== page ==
Having the MS talk with your kids

Hear how Charlie “Justice” B. explained MS to his kids

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Transcript

Hey guys. What’s going on? My name is “Justice,” and I was diagnosed with MS in 2011. And I'm telling you, having MS can really be challenging itself, but then you add in being a parent and it can seem downright impossible.

Now, I'm speaking from experience because at the time of my diagnosis, my oldest son was 20, my daughter was 18, and my youngest daughter was 9. And the first thing, guys, that I had to do was one of the hardest things I think I had to do in life to date—sit my kids down and explain to them that MS was not a death sentence.

There was no need for me to get into what it was because we had some adults that may not understand that, but what I had to explain to them was that, “You know what? Daddy is not going anywhere.” Because I had to ask my kids, “Are you embarrassed about Daddy?” And I was kind of nervous about the answer that they would give me on that one, but luckily they told me that they weren’t.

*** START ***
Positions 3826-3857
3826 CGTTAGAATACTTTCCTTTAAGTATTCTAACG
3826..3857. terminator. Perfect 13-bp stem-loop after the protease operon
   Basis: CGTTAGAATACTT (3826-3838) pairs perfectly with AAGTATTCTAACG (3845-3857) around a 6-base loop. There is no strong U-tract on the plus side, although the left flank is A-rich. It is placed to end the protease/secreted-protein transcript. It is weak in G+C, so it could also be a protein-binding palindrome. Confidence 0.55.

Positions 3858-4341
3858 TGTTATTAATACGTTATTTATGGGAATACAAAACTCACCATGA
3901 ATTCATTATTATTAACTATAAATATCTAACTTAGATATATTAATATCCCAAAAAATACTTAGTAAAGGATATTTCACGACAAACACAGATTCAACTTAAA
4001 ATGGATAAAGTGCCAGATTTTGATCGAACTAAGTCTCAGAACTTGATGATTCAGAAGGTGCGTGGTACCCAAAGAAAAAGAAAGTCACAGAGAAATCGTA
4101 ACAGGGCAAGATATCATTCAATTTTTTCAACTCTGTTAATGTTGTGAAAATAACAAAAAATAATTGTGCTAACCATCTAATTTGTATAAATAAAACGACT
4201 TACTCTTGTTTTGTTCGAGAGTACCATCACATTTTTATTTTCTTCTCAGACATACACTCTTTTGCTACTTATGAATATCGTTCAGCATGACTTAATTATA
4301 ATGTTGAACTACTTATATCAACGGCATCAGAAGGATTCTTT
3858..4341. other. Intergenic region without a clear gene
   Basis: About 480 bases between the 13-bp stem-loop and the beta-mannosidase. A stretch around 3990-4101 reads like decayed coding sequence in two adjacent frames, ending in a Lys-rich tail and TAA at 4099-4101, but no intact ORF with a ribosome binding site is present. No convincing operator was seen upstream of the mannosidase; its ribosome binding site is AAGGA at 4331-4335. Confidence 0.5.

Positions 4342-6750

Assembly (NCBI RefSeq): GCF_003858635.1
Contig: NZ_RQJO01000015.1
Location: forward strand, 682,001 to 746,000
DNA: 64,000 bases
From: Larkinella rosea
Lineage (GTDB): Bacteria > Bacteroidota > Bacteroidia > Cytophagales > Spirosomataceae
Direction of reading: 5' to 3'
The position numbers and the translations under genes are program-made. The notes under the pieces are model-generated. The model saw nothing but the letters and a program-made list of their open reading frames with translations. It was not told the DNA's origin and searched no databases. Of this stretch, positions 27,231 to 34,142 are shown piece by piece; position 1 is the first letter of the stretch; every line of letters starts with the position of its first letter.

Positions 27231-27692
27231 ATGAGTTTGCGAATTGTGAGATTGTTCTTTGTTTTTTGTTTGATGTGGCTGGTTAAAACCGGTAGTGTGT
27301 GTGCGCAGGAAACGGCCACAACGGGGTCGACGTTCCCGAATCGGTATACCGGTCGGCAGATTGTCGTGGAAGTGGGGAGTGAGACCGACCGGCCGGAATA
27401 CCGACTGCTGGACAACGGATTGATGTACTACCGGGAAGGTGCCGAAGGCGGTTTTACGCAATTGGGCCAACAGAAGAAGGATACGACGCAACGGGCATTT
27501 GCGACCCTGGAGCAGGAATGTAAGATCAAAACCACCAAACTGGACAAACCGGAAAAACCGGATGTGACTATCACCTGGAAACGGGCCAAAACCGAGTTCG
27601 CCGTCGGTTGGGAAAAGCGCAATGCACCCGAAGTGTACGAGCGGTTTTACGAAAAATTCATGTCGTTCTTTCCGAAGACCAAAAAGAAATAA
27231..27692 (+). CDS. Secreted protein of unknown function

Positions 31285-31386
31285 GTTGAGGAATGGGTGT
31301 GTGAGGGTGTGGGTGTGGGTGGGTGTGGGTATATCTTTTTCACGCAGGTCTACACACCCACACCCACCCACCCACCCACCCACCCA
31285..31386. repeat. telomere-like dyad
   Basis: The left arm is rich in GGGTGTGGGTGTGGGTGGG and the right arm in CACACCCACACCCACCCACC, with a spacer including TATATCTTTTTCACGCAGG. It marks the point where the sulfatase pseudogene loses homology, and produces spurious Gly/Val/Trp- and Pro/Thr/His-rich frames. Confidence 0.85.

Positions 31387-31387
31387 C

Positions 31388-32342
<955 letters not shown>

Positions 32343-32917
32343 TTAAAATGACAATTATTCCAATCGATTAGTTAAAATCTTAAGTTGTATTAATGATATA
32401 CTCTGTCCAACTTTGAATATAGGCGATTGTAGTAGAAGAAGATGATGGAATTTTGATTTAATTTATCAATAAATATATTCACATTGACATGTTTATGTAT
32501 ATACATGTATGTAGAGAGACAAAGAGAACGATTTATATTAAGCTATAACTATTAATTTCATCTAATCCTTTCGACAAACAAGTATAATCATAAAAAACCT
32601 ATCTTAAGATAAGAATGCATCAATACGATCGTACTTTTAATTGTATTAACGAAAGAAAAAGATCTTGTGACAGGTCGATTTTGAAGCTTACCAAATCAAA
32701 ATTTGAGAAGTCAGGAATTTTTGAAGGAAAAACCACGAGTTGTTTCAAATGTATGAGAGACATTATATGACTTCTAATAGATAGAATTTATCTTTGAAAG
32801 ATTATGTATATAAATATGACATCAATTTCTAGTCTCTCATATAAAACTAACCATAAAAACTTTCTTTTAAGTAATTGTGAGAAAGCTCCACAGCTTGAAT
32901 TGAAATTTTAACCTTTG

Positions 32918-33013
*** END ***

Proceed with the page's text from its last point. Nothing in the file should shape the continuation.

And if they did, then I had to sit them down and explain to them that it's nothing to be embarrassed about. Because what I'm doing and what you can do is take this opportunity to show your kids that when life gets hard, you get harder. You can take this time to motivate and inspire your kids because that's exactly what I'm doing.

Every moment that I get, I use MS as a teaching moment. I use MS to tell my kids, “You know what? Life is short. You have to take advantage of the opportunities that you get when they're given to you. Because you know what? You never know what the next day may hold.”

You have to inform your kids as to what’s going on. You can also take this time to have an opportunity to do things with your kids. MS took my ability to move around using my legs—but I tell you guys, I still get out and I exercise with my kids. I do activities with my kids.

You just have to know and understand that there will be days where you can’t do the things that you want to do, and as long as you have made this aware to your kids, they won’t think that “You know what? Mommy and Daddy don't want to spend any time with me.” They would know and understand that Mommy and Daddy just has one of those MS days.

And then it will become more clear to them what to expect, when to expect it, and how to treat life. So guys, I want you to know and understand that you can be, and you are, a great parent with MS.

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